There has been an interesting conversation going on in our Slack space about meetings and rethinking them. That is something I couldn’t encourage more. Challenge yourself, when you are setting up a meeting, to default to a shorter time that 30 or 60 minutes. Give a 15 minute standing meeting a try. Something I used to do at both Penn State and Stony Brook were walking meetings … especially when the weather is nice. Stand up and go outside. And speaking of standing, take a minute to stand up in meetings when the audience is alright with it. Sitting for 60 minutes is brutal. I do it all the time and people look at me like I am crazy. I’m not.


Look at that attention and focus.

Finally, I’ll go back to the simple premise of creating a meeting free time each week. Give yourself the agency to control one small window of time and use that time for productively good things that can help improve your performance in other moments throughout the day.

5 thoughts on “Making Time

  1. Being part of a smaller work group with varied schedules, I have tried to use the “One Minute Manager” approach; One minute goals, One minute acknowledgements, and One minute corrections. I think this has been fairly effective, but we still have things to work on. “Making time to think” is something I will take away from this post.

  2. What I will take away from our discussion is the notion of having some coordinated time blocked out for “work” across the team. Most of our meetings are internal. I will bring that up!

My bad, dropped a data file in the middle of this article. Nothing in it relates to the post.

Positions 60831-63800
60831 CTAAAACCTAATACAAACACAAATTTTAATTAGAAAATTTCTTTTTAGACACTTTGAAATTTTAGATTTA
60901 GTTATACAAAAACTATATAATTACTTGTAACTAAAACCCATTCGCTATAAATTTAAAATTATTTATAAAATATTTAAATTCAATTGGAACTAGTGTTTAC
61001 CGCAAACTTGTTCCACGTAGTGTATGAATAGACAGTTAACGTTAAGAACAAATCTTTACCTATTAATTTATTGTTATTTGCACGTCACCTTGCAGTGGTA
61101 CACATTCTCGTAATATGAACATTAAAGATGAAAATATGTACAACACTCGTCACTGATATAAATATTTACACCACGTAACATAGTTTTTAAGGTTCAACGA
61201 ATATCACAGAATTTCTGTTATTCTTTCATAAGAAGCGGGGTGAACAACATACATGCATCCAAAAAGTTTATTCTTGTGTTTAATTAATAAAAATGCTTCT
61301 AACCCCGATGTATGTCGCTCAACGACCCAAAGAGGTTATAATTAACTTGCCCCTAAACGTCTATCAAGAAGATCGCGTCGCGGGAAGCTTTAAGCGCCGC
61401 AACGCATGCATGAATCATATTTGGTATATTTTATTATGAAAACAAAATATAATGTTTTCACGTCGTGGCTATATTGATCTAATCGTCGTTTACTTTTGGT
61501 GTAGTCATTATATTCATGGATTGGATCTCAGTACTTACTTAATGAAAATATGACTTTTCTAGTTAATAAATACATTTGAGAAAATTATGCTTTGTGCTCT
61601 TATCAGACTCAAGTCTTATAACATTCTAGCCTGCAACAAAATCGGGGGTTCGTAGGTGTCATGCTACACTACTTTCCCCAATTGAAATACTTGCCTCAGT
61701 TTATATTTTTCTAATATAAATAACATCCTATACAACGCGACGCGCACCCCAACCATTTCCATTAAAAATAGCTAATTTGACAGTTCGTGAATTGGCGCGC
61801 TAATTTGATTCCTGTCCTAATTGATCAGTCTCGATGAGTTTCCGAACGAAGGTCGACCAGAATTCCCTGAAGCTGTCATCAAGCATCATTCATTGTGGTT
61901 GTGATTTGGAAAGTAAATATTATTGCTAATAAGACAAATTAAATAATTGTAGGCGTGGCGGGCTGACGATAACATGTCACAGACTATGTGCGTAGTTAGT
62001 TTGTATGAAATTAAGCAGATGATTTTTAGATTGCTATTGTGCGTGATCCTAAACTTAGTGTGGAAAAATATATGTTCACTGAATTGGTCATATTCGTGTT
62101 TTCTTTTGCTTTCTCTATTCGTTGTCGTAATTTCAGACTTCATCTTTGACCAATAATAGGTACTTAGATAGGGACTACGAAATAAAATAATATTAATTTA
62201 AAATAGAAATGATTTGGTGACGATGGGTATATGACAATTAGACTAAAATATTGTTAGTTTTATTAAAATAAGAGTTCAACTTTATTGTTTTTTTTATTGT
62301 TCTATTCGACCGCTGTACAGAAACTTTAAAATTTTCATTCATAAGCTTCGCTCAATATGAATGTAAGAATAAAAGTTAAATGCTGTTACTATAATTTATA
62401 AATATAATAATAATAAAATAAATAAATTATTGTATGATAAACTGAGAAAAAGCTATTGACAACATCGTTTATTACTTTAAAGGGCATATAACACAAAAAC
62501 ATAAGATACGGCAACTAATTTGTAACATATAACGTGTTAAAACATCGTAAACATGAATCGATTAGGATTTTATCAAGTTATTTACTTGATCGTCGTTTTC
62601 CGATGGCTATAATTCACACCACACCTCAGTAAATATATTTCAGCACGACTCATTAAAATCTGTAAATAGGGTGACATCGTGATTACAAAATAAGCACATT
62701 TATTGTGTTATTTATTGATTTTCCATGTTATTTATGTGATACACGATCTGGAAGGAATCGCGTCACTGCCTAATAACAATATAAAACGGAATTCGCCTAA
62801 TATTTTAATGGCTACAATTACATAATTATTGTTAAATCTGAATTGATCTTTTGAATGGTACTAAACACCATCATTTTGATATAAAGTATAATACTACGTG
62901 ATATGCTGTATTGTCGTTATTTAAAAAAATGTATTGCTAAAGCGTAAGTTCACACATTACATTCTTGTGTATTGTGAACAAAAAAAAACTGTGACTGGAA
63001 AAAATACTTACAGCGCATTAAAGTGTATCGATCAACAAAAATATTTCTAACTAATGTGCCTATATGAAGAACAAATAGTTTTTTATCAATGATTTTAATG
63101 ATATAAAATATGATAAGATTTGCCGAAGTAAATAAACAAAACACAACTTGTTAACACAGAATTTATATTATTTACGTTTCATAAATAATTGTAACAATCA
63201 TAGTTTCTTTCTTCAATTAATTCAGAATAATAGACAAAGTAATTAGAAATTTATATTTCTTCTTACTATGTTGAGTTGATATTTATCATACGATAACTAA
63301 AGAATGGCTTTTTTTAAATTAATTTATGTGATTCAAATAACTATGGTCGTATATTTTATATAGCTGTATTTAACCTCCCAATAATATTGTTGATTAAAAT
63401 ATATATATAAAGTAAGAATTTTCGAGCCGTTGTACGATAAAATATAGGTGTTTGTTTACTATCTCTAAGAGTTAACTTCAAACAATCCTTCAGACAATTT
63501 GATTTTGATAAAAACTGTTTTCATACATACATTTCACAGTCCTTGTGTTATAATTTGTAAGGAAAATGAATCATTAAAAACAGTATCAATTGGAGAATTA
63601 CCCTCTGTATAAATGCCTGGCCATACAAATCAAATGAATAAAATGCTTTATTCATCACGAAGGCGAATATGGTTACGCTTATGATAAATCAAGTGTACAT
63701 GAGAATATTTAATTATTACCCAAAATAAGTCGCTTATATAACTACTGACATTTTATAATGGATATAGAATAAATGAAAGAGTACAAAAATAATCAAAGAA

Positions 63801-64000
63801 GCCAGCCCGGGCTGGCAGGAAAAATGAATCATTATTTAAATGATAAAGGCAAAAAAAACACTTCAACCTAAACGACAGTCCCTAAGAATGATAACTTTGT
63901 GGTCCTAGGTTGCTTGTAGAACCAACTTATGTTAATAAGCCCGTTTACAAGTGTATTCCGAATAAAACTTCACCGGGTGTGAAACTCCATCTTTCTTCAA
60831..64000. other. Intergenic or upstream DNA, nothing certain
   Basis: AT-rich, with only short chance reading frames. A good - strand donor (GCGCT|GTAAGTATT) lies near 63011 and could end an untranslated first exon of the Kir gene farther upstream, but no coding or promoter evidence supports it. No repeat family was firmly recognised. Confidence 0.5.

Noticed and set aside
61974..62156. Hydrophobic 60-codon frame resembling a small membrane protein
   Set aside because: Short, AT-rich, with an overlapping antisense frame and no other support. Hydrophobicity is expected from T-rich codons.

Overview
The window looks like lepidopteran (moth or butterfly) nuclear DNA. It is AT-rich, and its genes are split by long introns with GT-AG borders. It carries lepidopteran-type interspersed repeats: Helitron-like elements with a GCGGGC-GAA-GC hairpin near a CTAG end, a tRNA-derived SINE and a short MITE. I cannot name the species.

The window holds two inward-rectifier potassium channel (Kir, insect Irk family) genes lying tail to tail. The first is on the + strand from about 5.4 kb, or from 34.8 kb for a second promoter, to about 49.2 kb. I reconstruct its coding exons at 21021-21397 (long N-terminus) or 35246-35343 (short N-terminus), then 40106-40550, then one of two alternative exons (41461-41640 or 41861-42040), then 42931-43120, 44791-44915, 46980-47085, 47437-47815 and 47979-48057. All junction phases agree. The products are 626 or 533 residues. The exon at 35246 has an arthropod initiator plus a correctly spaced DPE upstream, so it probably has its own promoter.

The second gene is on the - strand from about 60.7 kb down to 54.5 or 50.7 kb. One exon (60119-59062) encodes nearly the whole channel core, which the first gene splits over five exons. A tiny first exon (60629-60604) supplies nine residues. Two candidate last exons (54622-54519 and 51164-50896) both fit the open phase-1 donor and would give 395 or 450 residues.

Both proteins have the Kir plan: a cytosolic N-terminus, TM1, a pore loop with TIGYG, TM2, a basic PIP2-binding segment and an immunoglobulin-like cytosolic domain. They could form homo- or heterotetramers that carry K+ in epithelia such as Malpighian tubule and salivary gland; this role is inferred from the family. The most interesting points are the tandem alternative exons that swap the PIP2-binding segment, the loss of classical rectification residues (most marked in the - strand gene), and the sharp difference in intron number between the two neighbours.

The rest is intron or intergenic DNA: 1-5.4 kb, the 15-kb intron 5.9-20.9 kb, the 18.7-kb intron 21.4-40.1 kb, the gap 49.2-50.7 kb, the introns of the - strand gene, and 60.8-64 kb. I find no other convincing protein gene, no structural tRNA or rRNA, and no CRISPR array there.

There are valid reasons to have longer conversations about certain tough, detailed, nebulous topics. Something I see more and more of. But we can limit actual face-to-face meeting time and keep conversations going using things like collaborative Google or Box docs, and Slack. Trying to force progress by locking folks in a room together is not always the solution.

    I am convinced that ITS’ work is moving more towards more noise and more moving parts which puts pressure on all staff to have excellent personal time management skills and sense of accountability.

    (p.s. the security phrase for this post is “glaze woe” which is amazing.)

  3. The real question, in my opinion, is how this applies to those who work in operations-centric roles, whose schedules are mostly dictated by incoming, non-meeting requests.

    • It is a good question and I get asked it quite a bit. The way I feel is that you then have to find ways to carve out the time you are not in response mode. Flip the scenario and find things that you want to make happen or do when the cycles present themselves. Being prepared to utilize unexpected time is the way I would approach it.

  4. I always chuckle when people say they have more or less time or they are going to create time. The mathematician in me knows time is linear measure and can not be increased or decreased. We all live the same 525,600 minutes in each year. (Big Rent fan) It’s a question of our actions during that measure. What people really mean when they were short time is that they did not prioritize what they believe should of been done. I believe planning and introspective is incredibly important and I couldn’t agree more that prioritizing it into your life makes life better!